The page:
Background: Sepsis is the leading cause of death in US hospitals; prompt recognition and treatment are critical. Early sepsis recognition and treatment varies depending on location (ED/floor/ICU) and evaluation time (presentation vs during stay). “Sepsis response teams” (SRT) improve sepsis care. After our hospital system implemented a “best-practice alert” utilizing Epic’s “sepsis score” (SS) to affect ED and ICU sepsis care, our group focused on improving floor patient care. After a multidisciplinary, multifaceted root-cause-analysis, the team decided to pilot a “sepsis squashing squadron” (S3) – a combination of SRT and automated EHR-based risk scores and summary displays to improve workload efficiency and efficacy.
Methods: Through chart review, a S3 member screened medicine patients on a single unit. For patients with a likely and/or definitive infection and an adapted SOFA score (mSOFA) ≥ 2 and/or SIRS ≥2, adherence to Severe Sepsis/Septic Shock Early Management Bundle (SEP-1) components was assessed. If additional interventions were clinically appropriate, the reviewer contacted the primary team, primary nurse, charge nurse, and an on-site S3 member (for task-completion support) with specific recommendations. Automated scores were recorded for performance characterization: qSOFA, an institutional modification of the Modified Early Warning score (jMEWS), SS and Epic’s “deterioration index” (DI). Using an optimized, combined automated risk score threshold, a second pilot iteration was then performed.
Results: From 5/16/22-6/2/22, 190 patients were screened; 97 had a known or probable infection. Three patients’ care did not meet SEP-1. Average review time per patient was 2 minutes (range 1-19 minutes). Sepsis prevalence and SEP-1 adherence varied based on sepsis definition with prevalence/adherence–mSOFA ≥ 2: 24%/93%; SIRS ≥ 2: 16%/86%; and qSOFA ≥ 2: 5%/100%. Automated Epic scores demonstrated wanting performance with best sensitivity/specificity thresholds of 75%/59% (jMEWS), 32%/90% (SS), and 68%/53% (DI) compared to a SIRS-definition. Data analysis suggests a combined threshold jMEWS ≥ 2 and DI ≥ 30 and/or mSOFA ≥ 2 offers a sensitivity/specificity of >93%/>50%. Using the combined-score thresholds and with a more restrictive bacterial/fungal infection definition and an afternoon review time, a second pilot from 10/30/22 – 11/14/22 screened 109 patients, of whom 11 met SIRS-based criteria (10% prevalence). Bundle adherence was 100% and average per patient review time was 1 minute (range 0-13 minutes).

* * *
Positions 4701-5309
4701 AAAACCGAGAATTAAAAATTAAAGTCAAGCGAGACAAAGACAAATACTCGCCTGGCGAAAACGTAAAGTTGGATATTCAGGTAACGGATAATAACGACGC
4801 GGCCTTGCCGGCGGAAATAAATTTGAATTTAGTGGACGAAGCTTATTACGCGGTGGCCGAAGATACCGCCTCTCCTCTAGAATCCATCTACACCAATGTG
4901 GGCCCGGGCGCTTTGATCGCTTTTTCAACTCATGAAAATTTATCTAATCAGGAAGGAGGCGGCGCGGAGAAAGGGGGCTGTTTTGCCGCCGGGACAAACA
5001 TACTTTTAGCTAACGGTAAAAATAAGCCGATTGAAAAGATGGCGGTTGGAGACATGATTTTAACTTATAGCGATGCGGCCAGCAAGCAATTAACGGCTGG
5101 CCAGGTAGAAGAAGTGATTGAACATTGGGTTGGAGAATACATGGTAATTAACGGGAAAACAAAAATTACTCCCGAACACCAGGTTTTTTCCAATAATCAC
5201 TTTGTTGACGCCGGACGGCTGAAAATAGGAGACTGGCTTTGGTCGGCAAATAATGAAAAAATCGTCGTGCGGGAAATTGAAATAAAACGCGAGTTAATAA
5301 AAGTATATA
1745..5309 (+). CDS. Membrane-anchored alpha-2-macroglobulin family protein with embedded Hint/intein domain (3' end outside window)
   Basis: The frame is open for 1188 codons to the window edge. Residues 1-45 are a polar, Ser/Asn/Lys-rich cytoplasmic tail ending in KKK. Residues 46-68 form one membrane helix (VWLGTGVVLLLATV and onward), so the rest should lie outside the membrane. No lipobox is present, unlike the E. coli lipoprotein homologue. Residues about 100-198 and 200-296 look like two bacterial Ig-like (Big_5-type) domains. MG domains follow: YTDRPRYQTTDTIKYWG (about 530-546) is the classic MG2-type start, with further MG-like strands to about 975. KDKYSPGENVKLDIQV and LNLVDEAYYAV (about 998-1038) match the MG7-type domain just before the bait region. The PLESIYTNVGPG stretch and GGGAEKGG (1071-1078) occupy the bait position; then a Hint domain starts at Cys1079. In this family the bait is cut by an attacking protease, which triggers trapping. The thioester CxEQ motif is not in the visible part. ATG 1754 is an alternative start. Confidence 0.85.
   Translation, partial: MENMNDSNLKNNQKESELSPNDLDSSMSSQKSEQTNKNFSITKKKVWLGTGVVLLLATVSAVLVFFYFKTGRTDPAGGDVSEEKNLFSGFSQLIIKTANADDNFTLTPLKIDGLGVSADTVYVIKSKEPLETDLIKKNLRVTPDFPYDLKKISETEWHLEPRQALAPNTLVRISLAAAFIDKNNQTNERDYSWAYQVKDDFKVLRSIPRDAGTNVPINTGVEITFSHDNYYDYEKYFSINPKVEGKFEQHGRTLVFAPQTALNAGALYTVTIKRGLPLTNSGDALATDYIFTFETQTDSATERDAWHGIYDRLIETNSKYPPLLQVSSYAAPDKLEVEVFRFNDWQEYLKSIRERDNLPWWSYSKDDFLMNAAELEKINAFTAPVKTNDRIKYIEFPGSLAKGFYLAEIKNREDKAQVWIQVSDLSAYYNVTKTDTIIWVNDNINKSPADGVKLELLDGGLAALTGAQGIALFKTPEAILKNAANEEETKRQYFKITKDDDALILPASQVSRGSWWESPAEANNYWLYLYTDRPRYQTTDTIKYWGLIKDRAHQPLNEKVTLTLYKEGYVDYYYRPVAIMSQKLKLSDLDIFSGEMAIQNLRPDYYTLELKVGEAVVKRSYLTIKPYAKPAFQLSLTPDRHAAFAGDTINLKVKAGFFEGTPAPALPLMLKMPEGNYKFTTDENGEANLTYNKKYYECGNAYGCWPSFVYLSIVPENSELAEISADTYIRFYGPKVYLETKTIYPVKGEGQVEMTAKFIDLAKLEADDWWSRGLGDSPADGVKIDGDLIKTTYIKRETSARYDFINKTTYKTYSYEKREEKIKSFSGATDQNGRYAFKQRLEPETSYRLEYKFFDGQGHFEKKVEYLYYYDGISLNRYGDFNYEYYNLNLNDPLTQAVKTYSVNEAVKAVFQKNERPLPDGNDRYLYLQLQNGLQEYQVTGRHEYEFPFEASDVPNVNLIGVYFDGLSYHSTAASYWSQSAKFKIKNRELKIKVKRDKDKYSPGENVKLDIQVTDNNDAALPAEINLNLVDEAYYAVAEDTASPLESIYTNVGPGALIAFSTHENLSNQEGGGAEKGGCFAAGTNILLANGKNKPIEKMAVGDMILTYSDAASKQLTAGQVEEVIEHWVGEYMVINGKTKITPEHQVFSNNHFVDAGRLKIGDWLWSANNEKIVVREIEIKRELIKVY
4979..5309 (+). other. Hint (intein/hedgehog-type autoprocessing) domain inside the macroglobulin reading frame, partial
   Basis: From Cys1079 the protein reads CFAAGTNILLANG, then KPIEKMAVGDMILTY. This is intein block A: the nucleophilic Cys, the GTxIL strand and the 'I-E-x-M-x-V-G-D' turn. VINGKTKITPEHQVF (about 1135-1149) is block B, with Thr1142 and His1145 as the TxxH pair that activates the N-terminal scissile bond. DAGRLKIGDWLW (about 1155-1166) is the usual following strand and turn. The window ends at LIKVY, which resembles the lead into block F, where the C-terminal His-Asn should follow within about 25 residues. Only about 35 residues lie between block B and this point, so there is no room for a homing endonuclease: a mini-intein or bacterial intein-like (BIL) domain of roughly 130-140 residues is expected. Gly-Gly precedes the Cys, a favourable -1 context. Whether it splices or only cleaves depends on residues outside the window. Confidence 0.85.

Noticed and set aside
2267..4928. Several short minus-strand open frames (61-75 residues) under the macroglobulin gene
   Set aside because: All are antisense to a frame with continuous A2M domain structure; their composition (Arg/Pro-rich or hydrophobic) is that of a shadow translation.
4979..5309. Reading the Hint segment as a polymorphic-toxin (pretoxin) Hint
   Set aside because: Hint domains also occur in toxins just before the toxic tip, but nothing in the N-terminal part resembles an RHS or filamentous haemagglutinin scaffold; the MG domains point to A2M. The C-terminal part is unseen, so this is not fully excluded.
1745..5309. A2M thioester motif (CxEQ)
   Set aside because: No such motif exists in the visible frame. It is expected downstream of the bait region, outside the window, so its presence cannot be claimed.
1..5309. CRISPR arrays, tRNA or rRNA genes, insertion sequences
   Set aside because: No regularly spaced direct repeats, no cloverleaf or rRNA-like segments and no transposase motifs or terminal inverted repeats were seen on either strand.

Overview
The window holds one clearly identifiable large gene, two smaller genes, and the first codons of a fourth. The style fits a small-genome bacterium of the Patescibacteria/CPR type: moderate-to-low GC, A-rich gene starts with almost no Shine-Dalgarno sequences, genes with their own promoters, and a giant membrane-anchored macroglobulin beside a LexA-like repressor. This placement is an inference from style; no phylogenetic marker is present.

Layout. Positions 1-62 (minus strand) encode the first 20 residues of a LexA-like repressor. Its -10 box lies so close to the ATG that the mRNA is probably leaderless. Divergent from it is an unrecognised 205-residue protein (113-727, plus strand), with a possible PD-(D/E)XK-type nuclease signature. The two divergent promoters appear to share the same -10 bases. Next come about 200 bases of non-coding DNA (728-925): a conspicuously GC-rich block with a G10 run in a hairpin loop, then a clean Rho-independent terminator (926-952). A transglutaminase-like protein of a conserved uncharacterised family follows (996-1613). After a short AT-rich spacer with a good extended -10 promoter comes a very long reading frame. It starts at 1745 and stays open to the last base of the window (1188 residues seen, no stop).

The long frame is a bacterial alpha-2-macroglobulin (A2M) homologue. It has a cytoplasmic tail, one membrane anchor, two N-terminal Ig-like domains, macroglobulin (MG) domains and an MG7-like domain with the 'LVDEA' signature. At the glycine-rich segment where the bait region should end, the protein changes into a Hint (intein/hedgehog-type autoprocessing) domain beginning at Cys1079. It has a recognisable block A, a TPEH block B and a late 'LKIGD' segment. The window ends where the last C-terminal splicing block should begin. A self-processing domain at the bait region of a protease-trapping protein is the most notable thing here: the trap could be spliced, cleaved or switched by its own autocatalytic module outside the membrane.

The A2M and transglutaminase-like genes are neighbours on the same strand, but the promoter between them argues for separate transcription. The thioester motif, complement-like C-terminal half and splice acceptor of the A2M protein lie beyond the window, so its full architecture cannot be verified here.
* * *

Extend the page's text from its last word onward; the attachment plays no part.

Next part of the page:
Conclusions: Commonly used individual, automated EHR scores failed to have satisfactory sensitivity and specificity for floor sepsis. Using optimized, combined EHR score thresholds and custom displays halved average patient review time relative to the first pilot, but opportunities to improve care were limited by sepsis prevalence and high SEP-1 adherence. This may be due to sample size, specific team and/or unit performance, and/or once-daily screening. Future iterations will refine EHR score thresholds, assess alternate units and provider teams, and/or review patients at alternate times to improve performance.